In this month’s blog, we take a we take a look at a clinical paper and several discoveries in more basic science. Dr James Ashton discusses an article from BMJOG on gallstone disease treatment outcomes in early cholecystectomy versus conservative management/delayed cholecystectomy, whilst Dr John Ong, one of our trainee editors, discusses two recent scientific articles that are both interesting and unconventional!
In addition to these slightly left-field articles, BMJOG continues to publish a number of highly impactful papers. This include interesting data on survival in colon and rectal cancers in Finland and Sweden through 50 years, the cost-effectiveness of use of urea breath test for the management of Helicobacter pylori-related dyspepsia and peptic ulcer in the UK, and some highly useful and high profile guidelines for the consensus for the management of pancreatic exocrine insufficiency. Visit the website for latest content, all free to access.
In their systematic review and meta-analysis of gallstone disease treatment outcomes in early cholecystectomy versus conservative management/delayed cholecystectomy, Bagepally et al discuss the effectiveness of early cholecystectomy for gallstone diseases treatment in comparison to conservative management. The team systematically searched RCTs investigating the effectiveness of early cholecystectomy compared with conservative management, defined as delayed cholecystectomy. 40 studies were included, of which 39 (including 4483 patients) were able to used in the meta-analysis. Considering gallstone complications, pain (RR0.38, 0.20 to 0.74), cholangitis (RR0.52, 0.28 to 0.97) and total biliary complications (RR0.33, 0.20 to 0.55) were significantly lower in those patients undergoing early cholecystectomy. For all complications the number needed to treat (to avoid that complication was reported), significantly only 5.9 patients would need to be treated with early cholecystectomy to avoid one of the reported biliary complications. The authors conclude that early cholecystectomy may result in fewer biliary complications and a reduction in reported abdominal pain than conservative management.
Now onto Dr Ong’s articles. First stop, Ginseng. Ginseng, a root that is usually found in Asia, has long been regarded as a natural panacea for many ailments in the East. For centuries (and to this day), practitioners of traditional Chinese medicine prescribe ginseng in their day-to-day practice, although it is often regarded as poorly evidenced by “Western Medicine”. However, the proverbial phrase “the absence of evidence is not evidence of absence” may hold some truth when it comes to the benefits of Ginseng. In a recent article, Huang et al (Gut 2021) elegantly demonstrated that Ginseng polysaccharides (GP) alters the gut microbiome and potentiates the effect of immunotherapy in mouse models with late-stage lung cancer. These mice had undergone faecal transplantation from human donors who were responders and non-responders to immunotherapy; the microbiome profile in these two groups was distinct. Importantly, compared to controls, GP reinstated response to anti-Programmed Death 1(PD-1) monoclonal antibody in initial non-responders (mice), increased the production of IFN-γ, TNF-α, GZMB in CD8+ T cells in blood and tumour tissue, the CD8+/CD4+ T cells ratio, and the abundance of B. vulgatus and P. distasonis in the gut. Reductions in the plasma tryptophan/kynurenine ratio and tumour indoleamine 2,3-dioxygenase activity were also observed. Indeed, the data is highly interesting and results of future randomised controlled trials in this area are eagerly awaited! Nonetheless, it does make one wonder if there could be a therapeutic role for Ginseng in other gastrointestinal diseases (many studies have recently been registered with the WHO).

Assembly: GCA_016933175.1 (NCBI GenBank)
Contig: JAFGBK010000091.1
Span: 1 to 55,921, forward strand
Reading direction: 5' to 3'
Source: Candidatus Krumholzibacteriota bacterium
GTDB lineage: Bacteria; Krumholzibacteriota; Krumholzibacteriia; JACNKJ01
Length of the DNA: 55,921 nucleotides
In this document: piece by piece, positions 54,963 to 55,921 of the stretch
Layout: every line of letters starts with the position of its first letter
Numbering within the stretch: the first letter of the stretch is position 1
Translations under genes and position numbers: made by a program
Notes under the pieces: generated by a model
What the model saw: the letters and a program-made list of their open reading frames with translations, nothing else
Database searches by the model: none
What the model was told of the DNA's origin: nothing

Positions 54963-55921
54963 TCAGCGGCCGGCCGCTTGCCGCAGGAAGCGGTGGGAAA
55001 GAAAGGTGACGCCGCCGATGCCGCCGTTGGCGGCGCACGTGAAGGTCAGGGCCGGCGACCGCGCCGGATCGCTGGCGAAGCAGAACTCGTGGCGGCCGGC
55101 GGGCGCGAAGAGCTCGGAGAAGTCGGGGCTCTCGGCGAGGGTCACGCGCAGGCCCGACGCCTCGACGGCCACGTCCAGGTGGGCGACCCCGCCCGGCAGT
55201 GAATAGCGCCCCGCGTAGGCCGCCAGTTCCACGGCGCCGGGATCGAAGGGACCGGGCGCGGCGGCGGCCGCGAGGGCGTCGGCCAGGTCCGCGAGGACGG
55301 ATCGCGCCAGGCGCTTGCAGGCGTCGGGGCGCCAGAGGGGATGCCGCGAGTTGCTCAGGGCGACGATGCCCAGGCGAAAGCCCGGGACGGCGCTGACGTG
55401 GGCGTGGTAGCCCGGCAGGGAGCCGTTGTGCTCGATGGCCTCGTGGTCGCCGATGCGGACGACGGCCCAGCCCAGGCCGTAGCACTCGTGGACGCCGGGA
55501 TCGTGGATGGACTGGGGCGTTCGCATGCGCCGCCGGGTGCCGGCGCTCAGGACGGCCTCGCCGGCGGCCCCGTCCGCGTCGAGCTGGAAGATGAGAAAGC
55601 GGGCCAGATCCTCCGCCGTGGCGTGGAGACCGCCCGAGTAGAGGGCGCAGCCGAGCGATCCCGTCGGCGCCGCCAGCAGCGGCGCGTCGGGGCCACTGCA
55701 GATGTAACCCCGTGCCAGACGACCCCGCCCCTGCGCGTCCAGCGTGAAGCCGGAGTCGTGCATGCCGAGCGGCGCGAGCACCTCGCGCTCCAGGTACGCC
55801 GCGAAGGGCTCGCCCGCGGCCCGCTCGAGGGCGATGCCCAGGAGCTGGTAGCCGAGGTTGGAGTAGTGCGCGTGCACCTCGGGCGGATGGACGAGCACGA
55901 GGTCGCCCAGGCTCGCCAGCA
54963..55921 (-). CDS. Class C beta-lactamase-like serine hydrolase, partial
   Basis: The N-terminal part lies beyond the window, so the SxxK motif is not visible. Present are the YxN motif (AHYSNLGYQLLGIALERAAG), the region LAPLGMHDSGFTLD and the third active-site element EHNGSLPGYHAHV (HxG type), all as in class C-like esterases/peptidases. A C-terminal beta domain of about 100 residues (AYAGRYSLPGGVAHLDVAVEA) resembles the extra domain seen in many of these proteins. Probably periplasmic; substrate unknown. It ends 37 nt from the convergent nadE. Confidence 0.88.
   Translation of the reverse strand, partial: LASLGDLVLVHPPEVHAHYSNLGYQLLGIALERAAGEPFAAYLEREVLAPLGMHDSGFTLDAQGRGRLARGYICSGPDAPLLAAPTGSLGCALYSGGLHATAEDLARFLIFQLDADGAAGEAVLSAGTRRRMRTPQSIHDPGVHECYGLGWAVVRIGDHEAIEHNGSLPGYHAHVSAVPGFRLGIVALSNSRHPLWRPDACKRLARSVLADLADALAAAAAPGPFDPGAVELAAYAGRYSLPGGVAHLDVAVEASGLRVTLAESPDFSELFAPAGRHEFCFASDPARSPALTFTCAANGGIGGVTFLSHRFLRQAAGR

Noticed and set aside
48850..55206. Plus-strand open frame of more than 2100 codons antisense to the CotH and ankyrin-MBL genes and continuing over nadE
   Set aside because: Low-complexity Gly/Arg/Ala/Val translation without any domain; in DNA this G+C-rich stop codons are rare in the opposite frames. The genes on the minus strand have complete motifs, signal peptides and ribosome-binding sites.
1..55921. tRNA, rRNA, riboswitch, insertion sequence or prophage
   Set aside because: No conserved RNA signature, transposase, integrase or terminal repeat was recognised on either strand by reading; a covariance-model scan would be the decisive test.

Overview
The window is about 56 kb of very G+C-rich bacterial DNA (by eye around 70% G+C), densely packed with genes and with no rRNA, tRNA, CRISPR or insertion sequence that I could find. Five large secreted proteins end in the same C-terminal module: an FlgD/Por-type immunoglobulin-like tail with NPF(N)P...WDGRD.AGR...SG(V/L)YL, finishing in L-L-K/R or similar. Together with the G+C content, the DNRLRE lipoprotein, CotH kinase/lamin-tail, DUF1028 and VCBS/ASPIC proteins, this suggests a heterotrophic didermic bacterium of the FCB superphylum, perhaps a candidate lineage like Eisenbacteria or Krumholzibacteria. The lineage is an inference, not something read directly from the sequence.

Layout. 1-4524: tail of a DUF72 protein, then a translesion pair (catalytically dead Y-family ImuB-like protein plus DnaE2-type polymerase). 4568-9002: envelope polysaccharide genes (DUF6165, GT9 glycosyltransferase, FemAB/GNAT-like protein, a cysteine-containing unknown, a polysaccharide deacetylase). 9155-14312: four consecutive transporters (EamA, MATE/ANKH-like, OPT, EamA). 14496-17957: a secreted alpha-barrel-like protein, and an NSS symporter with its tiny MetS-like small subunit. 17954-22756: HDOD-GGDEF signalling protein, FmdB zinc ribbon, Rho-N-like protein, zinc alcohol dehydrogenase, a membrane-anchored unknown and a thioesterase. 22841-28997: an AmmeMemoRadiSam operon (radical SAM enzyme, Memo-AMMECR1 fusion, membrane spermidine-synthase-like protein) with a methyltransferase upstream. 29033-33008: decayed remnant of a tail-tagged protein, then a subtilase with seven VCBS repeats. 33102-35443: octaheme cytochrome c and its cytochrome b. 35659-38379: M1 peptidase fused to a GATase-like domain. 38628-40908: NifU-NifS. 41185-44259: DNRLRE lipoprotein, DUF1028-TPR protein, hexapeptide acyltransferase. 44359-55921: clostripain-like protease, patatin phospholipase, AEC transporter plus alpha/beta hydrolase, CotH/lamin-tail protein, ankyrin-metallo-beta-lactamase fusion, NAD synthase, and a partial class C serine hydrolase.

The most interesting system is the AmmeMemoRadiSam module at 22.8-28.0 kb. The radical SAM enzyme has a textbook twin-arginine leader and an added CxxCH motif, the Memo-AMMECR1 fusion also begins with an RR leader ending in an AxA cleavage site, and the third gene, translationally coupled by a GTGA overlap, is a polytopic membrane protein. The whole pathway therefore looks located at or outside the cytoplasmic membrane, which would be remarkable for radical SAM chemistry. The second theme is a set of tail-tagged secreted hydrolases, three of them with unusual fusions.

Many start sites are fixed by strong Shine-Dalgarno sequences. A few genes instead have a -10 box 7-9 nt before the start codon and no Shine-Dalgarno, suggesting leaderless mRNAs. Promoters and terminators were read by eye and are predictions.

On a different note, a collaborative study between the US and Japanese researchers, have suggested that we may one-day breath through our rectum…yes, rectum. In a highly unconventional study by the same senior investigator that pioneered the ground-breaking “liver bud” technology (Nature 2013), Okabe et al (Med 2021 – a Cell Press journal) reported that enteral ventilation via the anus (EVA) enabled systemic oxygenation in mammals. Briefly, the authors inserted rectal tubes into murine and porcine models and induced Type 1 respiratory failure through mechanical pulmonary ventilation. In one group, they had abraded the intestinal mucosa to improve oxygen diffusion. Oxygen was then delivered oxygen via these tubes by two modes – gas (GEVA) and liquid (LEVA). The liquid was oxygen-enriched perfluorocarbon (PFD). They then demonstrated that they were able to prolong survival in GEVA/non-abraded mice and rescue the majority of GEVA/abraded mice from Type 1 respiratory failure. In mini-pigs, the authors administered PFD enemas to pigs with Type 1 respiratory failure and demonstrated that it was able to improve oxygen saturation by ≈ 15% (to 81.8% ± 11.2%). However, respiratory acidosis was still evident in all animals; metabolic acidosis not detected. Interestingly, to evaluate the risk of perforation and septicaemia and bacterial translocation from EVA, the authors also measured animal serum for bacterial endotoxin (lipopolysaccharide) and reported none were detected. This approach to assisted ventilation is indeed unconventional, however, will it ever replace or rival extracorporeal membrane oxygenation (ECMO)? Time will tell!